- Posted January 27, 2013 by
This iReport is part of an assignment:
Who taught you to love food?
How to cook a Perfect Roasted Chicken
A juicy roasted chicken is a trophy on the table. Find out how to make one. The best roasters in town are far from you and may cost you a fortune. Not to worry for you can always roast your chicken right in your own backyard. But first things first, choose the best chicken for you. It is best if you would select a chicken that is labeled as “roaster”. Roasters are the older birds which have more muscle, flavor and fat. This would be a good choice rather than settling for a young cheap bird that would just disappoint your taste buds. If we are to roast well, let us first define what roasting is.
Roasting is accomplished by cooking the chicken uncovered in a hot oven. The chicken is cleaned thoroughly and placed on a rack in a shallow roasting pan. In some countries, roasting is done by placing a stick through the chicken over hot coals. But for now let us settle with a roasting pan. However, the rack is not necessary but in a way or another it would improve the quality of the chicken by having the heat reach the entire bird which will provide the chicken with a golden brown color on all its parts. You will have a caramelized layer which is very full of flavor, a sure win to your guests’ stomach.
Cook the chicken in a higher heat but only for a short period of time. You wouldn’t want to overcook your chicken or you are bound to have a hard, black chicken. This way you would have crisp skin while retaining the juices in the meat. Roasting takes about 15 to 20 minutes the minimum at 450 degrees Fahrenheit. For the rest of the period it is advised to lower the heat degree by a hundred. The length of time a chicken needs to be cooked depends if it is stuffed or not. Some prefer to stuff their chicken with spices that would add flavor. Some would just glaze the chicken to give it a sweet taste. The best way to determine if the chicken is already cooked is to check its doneness.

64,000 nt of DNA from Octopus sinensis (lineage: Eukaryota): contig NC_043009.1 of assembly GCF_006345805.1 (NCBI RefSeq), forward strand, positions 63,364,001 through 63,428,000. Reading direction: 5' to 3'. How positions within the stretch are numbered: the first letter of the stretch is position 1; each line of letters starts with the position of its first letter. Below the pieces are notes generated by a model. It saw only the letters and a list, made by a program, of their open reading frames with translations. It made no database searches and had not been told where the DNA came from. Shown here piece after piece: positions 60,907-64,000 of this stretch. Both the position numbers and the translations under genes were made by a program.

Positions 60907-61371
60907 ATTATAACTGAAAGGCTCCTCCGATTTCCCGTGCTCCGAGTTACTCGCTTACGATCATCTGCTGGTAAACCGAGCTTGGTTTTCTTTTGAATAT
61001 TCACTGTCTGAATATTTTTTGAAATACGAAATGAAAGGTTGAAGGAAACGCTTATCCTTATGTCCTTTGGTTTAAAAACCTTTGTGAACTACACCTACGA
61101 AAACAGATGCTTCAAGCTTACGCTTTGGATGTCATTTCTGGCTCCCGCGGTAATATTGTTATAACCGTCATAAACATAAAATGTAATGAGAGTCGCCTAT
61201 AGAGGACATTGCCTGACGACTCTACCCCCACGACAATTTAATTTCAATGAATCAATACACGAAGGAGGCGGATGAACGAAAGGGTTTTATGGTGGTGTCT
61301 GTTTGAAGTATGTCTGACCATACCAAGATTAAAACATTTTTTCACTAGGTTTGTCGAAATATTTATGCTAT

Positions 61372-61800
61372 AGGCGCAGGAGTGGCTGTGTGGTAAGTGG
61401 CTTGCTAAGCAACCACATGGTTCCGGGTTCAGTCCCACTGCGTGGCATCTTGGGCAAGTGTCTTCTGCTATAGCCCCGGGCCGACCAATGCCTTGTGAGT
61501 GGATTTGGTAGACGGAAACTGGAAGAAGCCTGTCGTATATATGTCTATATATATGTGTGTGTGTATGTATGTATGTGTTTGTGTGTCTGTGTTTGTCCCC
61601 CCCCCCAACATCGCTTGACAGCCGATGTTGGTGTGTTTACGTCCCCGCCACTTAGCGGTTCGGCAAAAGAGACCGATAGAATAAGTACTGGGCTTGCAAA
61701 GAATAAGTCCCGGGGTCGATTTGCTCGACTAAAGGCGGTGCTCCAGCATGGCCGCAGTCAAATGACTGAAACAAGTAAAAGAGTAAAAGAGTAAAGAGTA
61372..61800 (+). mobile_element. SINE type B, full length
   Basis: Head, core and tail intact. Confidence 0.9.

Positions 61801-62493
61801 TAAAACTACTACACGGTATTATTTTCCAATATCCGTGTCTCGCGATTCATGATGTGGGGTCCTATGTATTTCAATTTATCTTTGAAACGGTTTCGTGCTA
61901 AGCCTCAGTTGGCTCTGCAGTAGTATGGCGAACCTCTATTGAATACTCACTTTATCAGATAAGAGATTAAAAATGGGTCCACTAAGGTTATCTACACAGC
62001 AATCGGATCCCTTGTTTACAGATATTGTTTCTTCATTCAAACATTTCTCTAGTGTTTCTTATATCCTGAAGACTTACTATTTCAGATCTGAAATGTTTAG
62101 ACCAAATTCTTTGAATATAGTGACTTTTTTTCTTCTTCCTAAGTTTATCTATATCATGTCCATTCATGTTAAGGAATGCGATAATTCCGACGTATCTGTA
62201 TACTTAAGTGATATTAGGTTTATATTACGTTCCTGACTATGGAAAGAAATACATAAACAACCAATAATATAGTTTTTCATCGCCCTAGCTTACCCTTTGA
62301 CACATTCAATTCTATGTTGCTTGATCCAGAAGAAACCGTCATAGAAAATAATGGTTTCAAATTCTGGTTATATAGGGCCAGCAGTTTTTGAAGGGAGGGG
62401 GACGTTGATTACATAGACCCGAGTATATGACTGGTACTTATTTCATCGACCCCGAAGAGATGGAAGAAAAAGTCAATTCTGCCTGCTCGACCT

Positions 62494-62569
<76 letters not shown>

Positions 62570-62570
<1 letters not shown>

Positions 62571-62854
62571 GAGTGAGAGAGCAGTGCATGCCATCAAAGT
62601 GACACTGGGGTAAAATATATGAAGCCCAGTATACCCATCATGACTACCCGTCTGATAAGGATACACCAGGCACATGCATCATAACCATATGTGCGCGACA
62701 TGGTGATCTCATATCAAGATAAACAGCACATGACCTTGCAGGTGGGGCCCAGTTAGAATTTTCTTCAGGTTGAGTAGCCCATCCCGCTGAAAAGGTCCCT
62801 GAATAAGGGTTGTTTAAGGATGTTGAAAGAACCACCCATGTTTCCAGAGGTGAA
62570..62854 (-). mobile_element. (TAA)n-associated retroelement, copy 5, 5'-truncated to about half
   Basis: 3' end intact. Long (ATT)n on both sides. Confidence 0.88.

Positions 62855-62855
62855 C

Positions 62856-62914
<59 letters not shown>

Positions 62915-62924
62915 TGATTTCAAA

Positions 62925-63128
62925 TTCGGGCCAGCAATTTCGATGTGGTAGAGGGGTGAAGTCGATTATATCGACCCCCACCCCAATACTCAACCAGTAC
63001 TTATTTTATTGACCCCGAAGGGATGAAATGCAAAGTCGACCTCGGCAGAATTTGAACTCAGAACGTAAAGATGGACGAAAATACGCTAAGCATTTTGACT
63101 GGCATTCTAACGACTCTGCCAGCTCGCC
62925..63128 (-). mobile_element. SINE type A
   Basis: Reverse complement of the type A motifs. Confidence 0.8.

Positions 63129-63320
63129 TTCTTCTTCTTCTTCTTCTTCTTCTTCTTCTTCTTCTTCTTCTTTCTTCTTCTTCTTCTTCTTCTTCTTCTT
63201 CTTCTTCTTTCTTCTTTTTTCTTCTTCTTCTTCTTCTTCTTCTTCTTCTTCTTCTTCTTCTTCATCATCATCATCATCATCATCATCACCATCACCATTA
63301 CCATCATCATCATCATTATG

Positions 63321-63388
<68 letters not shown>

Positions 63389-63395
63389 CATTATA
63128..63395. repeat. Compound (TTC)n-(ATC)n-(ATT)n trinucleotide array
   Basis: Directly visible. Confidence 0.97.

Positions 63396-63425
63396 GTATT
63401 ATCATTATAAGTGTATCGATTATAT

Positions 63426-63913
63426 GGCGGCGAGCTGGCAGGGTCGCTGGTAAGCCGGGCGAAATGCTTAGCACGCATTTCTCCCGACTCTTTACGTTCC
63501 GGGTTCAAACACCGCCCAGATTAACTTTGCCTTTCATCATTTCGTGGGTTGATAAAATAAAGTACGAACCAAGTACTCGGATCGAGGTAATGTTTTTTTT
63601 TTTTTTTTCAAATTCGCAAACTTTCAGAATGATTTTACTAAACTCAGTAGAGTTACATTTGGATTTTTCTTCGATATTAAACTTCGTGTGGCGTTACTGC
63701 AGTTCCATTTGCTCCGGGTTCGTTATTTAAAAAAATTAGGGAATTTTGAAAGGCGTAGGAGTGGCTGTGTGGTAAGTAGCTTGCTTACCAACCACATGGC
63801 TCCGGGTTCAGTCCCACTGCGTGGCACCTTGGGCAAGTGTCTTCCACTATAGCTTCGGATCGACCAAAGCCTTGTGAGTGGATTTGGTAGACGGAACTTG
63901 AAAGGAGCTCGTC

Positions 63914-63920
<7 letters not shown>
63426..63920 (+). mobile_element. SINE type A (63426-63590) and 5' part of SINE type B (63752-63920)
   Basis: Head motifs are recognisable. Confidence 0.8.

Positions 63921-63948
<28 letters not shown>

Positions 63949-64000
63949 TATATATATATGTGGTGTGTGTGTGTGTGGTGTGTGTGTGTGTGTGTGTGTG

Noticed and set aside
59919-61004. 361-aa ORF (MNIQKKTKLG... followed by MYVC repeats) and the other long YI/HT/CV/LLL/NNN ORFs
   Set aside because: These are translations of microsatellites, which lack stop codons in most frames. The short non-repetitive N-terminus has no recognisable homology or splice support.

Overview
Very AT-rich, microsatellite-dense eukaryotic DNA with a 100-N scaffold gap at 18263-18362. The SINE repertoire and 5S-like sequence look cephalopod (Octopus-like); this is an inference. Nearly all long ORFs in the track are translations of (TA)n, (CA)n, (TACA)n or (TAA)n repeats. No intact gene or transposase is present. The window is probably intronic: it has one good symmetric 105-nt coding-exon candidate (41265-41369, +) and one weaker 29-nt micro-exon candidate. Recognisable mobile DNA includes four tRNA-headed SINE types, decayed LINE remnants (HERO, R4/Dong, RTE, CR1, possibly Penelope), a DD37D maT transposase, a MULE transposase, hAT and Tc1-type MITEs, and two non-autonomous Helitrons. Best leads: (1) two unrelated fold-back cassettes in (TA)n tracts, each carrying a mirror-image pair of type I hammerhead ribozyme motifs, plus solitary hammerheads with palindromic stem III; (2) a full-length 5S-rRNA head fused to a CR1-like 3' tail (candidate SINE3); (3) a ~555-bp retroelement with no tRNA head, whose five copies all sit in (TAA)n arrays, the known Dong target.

1. Check the outer part of the skin. It should be golden brown even around the legs where the joints should be easily seen as well.
2. Prick the thigh or breast. If the juices run clear and there is no pinkish coloring then your chicken is good to go. Tilt the whole bird up too so that the juices from the cavity would run out and there would be clear juices.
3. The last resort to check the doneness is to check with a meat thermometer. These are available at your local kitchen supply and grocery shops. Insert the thermometer into the thickest part of the thigh. It should read a temperature of 175 degrees Fahrenheit to 180.
Roasting a chicken is a challenge because you have to cook the chicken as a whole. Unlike cutting it up to pieces, you have to ensure that every part of it is cooked. But as long as you select the right chicken, cook with the right temperature and the right time then your roasted chicken would be the talk of the town.